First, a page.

Testing center lines are shorter. Student health can accommodate more patients. And there should be space for everyone who wants to live in university-owned housing next fall.
Across the university, units are making headway in efforts to meet the challenges accompanying six consecutive years of record enrollment.
"These successes stem from the efforts of many university work groups, such as the president's Student Experience Enhancement Council and students, who've consistently provided useful input and suggestions," said associate vice president and chief of staff Miles Lackey. "We're making good progress and we'll keep at it. The goal is to improve the student experience at Iowa State and we'll always be looking for new ways to do that."
Here's a recap of current and future projects intended to enhance student experiences.
University housing is ready for more
The department of residence housed a record 12,470 students during fall semester by leasing off-campus facilities and converting 400-plus den spaces to temporary student rooms. Some students liked den living so much they asked to stay put, so residence stretched their leases through the end of fall semester. In Linden and Maple halls, where there's more common space for students, happy den dwellers will be allowed to stay put through spring semester.
Residence director Pete Englin said university housing requests are expected to exceed permanent capacity by 1,800 beds next year. However, he anticipates that by using some dens (fewer than this year) and leasing off-campus facilities, the department of residence will be able to accommodate everyone who meets the March 1 contract deadline.
Englin attributes the popularity of university housing to higher grade-points earned by residents, the sense of community, numerous leadership opportunities and student-friendly contracts that release students for study abroad or practicums in other cities.
Student health beefs up medical staff
Earlier this week, Dr. Lisa Banitt, an OB-GYN specialist, joined the Thielen Health Center, where she'll be focusing on providing women's healthcare services. In addition, the clinic recently hired two nurse practitioners who are now fully acclimated and will be expanding their patient loads. Finally, the clinic is close to adding a triage nurse to help manage and assess the increasing volume of incoming calls.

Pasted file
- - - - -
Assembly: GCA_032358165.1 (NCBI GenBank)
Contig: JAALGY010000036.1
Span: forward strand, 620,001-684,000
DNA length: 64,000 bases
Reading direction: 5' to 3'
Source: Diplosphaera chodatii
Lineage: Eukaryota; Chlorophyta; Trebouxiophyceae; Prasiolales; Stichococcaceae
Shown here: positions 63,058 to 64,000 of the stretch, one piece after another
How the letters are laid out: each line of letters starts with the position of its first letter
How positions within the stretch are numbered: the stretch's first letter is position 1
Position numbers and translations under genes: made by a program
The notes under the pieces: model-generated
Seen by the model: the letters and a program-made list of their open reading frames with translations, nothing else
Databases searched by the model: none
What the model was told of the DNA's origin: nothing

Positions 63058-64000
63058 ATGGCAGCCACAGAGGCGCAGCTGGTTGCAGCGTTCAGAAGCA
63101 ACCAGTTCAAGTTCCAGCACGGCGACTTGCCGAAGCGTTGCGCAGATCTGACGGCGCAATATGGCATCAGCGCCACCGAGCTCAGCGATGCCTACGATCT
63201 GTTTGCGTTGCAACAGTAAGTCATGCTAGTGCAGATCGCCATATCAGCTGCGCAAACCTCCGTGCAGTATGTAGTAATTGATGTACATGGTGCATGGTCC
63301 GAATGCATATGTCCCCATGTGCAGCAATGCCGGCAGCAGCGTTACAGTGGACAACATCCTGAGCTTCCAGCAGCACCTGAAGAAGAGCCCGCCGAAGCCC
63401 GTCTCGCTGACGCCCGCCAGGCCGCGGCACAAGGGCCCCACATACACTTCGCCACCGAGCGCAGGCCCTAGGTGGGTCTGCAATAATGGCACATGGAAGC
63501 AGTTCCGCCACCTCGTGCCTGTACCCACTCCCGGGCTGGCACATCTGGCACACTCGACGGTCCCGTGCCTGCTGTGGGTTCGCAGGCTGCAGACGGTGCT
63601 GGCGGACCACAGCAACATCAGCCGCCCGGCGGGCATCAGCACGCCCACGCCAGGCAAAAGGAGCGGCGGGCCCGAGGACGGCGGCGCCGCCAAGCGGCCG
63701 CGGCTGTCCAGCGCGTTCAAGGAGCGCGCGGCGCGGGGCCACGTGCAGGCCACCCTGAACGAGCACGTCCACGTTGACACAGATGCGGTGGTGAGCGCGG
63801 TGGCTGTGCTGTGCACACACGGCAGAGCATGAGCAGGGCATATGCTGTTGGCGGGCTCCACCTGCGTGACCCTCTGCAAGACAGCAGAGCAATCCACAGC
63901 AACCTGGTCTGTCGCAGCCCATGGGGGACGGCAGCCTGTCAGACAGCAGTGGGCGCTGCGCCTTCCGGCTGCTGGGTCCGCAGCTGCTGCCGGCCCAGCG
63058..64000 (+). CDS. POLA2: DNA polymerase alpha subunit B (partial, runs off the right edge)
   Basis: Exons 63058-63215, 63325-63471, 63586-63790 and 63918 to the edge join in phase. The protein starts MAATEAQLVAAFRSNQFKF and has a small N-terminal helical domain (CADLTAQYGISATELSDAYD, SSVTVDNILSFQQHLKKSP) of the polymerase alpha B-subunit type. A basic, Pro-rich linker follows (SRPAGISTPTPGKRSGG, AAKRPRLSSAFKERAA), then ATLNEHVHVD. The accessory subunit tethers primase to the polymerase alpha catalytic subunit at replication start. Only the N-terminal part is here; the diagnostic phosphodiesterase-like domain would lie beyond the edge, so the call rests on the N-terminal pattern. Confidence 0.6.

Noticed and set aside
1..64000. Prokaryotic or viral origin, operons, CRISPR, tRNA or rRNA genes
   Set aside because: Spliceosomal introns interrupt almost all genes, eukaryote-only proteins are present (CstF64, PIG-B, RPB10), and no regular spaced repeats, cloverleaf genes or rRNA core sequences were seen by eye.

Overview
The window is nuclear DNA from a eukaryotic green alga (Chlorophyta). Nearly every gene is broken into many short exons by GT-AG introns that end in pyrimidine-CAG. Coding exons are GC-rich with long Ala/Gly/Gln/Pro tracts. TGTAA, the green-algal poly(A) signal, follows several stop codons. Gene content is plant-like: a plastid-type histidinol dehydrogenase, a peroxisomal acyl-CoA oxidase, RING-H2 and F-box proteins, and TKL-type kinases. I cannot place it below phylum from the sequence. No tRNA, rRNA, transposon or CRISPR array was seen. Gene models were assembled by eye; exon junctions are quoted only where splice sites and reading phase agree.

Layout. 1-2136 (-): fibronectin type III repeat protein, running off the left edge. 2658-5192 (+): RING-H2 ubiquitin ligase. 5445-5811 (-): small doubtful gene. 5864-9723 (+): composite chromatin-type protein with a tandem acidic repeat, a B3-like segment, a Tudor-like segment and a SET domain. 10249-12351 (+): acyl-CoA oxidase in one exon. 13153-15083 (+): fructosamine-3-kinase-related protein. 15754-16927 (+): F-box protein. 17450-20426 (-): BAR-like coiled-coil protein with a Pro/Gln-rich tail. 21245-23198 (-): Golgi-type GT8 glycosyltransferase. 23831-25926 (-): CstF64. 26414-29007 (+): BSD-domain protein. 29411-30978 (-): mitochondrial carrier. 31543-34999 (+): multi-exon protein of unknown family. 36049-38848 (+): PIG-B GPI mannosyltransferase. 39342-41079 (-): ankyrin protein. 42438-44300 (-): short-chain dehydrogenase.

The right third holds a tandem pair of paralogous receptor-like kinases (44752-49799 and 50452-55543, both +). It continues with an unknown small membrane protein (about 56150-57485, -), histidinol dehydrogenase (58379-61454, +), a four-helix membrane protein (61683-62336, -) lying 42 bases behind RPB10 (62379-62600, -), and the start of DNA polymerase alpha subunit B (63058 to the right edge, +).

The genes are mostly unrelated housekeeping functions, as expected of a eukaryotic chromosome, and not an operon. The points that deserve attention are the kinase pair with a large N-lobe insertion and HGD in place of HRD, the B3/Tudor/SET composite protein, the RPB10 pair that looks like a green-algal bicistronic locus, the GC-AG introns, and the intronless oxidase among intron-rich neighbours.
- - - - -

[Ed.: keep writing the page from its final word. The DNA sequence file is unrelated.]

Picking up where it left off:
It's all part of a short-term effort to increase the center's capacity to handle more patients, said associate vice president for student affairs and interim director Martino Harmon.
As part of long-term planning, officials are examining the current health center hours of operation and patient visits with an eye to improving efficiency. Currently, the health center is open 8 a.m. to 6 p.m. Mondays; 8 a.m. to 5 p.m. Tuesdays through Fridays; and 9 a.m. to noon Saturdays. During the most recent dead week, traditionally a stressful time for students cramming for finals, the clinic extended all weekday hours to 6 p.m.
Transforming the testing centers
In late October, at a forum sponsored by the Government of the Student Body, several students complained about long lines at online testing centers.
"Administrators and staff from the College of Liberal Arts and Sciences, Engineering-LAS Online Learning (which includes the ISU Test Center), information technology services and the provost’s office went to work on the problem, and within six weeks, they transformed the testing center process. Their solutions involved adding three days to the traditional five-day finals week schedule; doubling the number of testing locations to eight; installing web cams at all sites so students could check lines; and putting college and information technology staff on standby during test periods so technical issues could be quickly addressed.